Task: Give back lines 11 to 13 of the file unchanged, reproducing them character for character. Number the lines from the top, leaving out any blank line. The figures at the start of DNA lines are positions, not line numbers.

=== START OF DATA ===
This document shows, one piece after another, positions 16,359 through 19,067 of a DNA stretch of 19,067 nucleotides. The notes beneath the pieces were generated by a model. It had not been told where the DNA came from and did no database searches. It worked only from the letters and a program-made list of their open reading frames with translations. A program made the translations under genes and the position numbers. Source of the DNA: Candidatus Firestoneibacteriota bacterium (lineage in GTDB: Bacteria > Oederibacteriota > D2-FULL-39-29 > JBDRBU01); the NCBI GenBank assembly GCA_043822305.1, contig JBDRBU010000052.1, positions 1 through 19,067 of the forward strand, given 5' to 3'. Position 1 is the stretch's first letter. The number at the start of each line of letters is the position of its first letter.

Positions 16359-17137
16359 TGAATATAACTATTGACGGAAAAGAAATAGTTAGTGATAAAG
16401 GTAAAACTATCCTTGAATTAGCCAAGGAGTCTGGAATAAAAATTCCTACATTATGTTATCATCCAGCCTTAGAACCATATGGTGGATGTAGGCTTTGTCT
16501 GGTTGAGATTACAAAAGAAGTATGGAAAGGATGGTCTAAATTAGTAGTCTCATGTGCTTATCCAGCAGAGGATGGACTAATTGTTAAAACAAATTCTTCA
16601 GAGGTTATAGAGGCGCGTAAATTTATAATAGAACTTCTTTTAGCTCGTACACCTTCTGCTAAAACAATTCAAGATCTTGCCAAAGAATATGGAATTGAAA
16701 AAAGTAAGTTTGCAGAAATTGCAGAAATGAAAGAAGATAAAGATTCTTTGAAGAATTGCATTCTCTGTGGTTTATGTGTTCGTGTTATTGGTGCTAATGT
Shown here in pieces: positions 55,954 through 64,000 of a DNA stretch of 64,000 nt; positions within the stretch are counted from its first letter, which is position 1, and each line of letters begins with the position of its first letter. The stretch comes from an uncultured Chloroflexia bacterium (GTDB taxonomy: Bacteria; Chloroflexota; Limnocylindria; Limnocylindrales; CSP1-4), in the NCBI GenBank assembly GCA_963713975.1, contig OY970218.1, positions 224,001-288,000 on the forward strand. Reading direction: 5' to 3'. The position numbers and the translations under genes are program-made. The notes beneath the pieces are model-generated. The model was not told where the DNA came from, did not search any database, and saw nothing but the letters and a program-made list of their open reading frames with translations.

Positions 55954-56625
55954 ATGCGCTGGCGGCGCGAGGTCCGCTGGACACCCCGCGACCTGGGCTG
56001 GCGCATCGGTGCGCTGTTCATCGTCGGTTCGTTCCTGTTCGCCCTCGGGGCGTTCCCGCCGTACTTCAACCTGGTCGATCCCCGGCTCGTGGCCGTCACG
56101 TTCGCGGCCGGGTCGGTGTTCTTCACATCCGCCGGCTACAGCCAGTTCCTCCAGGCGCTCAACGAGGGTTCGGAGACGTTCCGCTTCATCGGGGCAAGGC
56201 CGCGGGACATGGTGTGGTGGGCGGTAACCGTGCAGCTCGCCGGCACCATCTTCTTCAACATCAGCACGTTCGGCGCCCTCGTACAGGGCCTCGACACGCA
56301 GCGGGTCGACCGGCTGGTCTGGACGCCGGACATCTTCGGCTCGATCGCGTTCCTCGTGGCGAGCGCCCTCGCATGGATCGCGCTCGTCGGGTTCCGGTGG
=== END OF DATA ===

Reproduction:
56001 GCGCATCGGTGCGCTGTTCATCGTCGGTTCGTTCCTGTTCGCCCTCGGGGCGTTCCCGCCGTACTTCAACCTGGTCGATCCCCGGCTCGTGGCCGTCACG
56101 TTCGCGGCCGGGTCGGTGTTCTTCACATCCGCCGGCTACAGCCAGTTCCTCCAGGCGCTCAACGAGGGTTCGGAGACGTTCCGCTTCATCGGGGCAAGGC
56201 CGCGGGACATGGTGTGGTGGGCGGTAACCGTGCAGCTCGCCGGCACCATCTTCTTCAACATCAGCACGTTCGGCGCCCTCGTACAGGGCCTCGACACGCA